A plan to expand the San Ramon Valley Islamic Center will get its first test during the Muslim holy month of Ramadan.
The San Ramon Planning Commission Tuesday night agreed to the trial run, with staff preparing a temporary use permit to allow an increase from a maximum 325 person occupancy to 541 person occupancy for prayer services on Friday afternoons beginning July 29.
Ultimately, the center would like to expand to permanently. It's purchased a building for $1.2 million purchase and done $400,000 in renovations. However, a study paid for by the SRVIC showed some problems with traffic getting to and from the center on Fridays.
Representatives from the group told San Ramon planners they're already addressing those issues.
The traffic study showed the left turn lane to get into the center at 2232 Camino Ramon can back traffic up and create a safety hazard.
Faraz Sattar, a member of the center, said people who attend the services on Fridays – which are as important to Muslims as Sunday services are to Christians – are being educated about the dangers and asked to take alternate ways in.
Parking, another potential problem, is also being addressed. Sattar said members from the center have already contacted their neighbors; when one complained about parking in spaces, the center began placing cones out to block members from parking there. Carpooling, with preferential parking for vehicles with three or more people is being set up and the center is also considering shuttle service.
"We try to stay squeaky clean in our relations with our neighbors," Sattar told the commission. Because of that, he said, the center has received 100 percent approval from other tenants in the park.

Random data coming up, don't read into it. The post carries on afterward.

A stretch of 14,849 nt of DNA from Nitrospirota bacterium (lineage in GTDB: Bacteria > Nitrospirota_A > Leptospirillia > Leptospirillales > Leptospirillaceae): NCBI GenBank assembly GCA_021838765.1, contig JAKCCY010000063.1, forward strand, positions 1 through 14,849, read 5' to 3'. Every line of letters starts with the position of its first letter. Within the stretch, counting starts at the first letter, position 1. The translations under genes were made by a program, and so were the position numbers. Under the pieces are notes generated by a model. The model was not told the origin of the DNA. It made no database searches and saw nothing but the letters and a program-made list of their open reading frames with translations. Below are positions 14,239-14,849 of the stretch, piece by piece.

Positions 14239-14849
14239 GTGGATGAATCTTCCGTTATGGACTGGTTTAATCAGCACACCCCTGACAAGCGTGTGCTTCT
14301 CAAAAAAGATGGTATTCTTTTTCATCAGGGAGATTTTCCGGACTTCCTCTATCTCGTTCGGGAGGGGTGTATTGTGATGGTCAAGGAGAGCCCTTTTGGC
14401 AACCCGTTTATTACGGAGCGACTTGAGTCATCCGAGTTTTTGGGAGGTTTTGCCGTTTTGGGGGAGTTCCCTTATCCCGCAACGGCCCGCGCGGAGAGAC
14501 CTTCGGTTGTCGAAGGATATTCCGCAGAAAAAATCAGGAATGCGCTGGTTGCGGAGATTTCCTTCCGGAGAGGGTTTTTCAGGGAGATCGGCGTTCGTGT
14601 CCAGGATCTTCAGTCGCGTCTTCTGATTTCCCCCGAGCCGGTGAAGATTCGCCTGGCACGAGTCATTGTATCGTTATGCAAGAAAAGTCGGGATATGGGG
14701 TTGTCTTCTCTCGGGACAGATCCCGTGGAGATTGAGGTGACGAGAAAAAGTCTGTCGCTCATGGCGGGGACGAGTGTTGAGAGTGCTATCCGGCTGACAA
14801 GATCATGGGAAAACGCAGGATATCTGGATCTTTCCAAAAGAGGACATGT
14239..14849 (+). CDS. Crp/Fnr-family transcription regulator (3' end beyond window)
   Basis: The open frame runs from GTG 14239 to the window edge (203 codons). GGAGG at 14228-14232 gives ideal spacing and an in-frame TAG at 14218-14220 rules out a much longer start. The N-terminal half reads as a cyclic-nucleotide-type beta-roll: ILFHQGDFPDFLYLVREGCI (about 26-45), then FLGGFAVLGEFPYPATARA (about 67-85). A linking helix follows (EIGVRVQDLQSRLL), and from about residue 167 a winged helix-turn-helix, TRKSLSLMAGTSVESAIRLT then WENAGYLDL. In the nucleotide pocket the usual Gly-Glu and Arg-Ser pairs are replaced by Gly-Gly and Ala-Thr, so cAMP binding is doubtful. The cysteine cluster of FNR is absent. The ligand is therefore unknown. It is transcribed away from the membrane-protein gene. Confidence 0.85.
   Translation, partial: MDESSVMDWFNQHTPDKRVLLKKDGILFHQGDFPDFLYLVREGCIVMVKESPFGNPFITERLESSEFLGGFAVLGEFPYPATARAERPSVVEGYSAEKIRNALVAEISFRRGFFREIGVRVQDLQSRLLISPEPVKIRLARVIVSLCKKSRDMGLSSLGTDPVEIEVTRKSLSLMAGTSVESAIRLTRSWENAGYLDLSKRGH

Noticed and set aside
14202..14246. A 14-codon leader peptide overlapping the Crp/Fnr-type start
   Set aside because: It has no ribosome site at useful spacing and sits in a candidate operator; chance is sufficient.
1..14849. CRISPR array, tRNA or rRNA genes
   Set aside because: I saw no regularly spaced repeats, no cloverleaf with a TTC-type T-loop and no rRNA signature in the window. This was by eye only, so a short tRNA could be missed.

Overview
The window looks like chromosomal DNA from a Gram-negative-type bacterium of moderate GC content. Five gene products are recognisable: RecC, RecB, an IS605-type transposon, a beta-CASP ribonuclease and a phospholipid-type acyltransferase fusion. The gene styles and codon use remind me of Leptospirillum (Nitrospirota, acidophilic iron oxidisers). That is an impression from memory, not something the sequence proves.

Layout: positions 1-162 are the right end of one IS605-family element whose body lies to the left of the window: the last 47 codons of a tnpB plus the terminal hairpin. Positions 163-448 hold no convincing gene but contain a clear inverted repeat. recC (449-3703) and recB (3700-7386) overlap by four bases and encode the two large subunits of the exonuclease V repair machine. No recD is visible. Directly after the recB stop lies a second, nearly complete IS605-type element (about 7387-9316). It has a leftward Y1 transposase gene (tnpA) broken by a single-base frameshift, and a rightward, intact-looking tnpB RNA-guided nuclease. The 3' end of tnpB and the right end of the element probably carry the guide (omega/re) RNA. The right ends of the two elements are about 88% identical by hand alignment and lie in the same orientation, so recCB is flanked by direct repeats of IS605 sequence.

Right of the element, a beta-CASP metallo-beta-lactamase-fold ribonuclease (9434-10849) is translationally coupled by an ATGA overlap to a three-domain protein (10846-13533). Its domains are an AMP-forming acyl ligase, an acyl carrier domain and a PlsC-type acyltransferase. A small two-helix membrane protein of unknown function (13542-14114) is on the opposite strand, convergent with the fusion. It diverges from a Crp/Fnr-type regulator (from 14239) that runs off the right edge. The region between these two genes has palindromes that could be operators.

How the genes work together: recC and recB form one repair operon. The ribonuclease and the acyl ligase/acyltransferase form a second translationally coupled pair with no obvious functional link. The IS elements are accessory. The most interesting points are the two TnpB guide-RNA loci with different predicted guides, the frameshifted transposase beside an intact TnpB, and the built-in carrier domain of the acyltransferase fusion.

Another potential problem is people looking to make a left turn onto Camino Ramon. While the planning commission would consider installing a sign banning left turns around the time of the Friday service, Sattar said the center is already asking members to seek other ways to leave to keep traffic from backing up.
The SRVIC began with about 32 families in 1992. Since then, as the overall population of San Ramon has doubled to about 72,000, the center has grown to more than 400 members.
"I think this is a wonderful opportunity for the city of San Ramon," to continue its history of diversity, said Bill Clarkson, who attended the planning commission meeting to back the expansion, which he said will help make San Ramon "a destination city for people of all faiths."
After Ramadan, the expansion will go back to the commission for its recommendation to City Council. While a successful trial run doesn't guarantee a positive recommendation, Chairwoman Donna Kerger said the Ramadan test "can be an excellent opportunity for us... it gives everyone a trial run."
The expansion would require a public hearing before approval.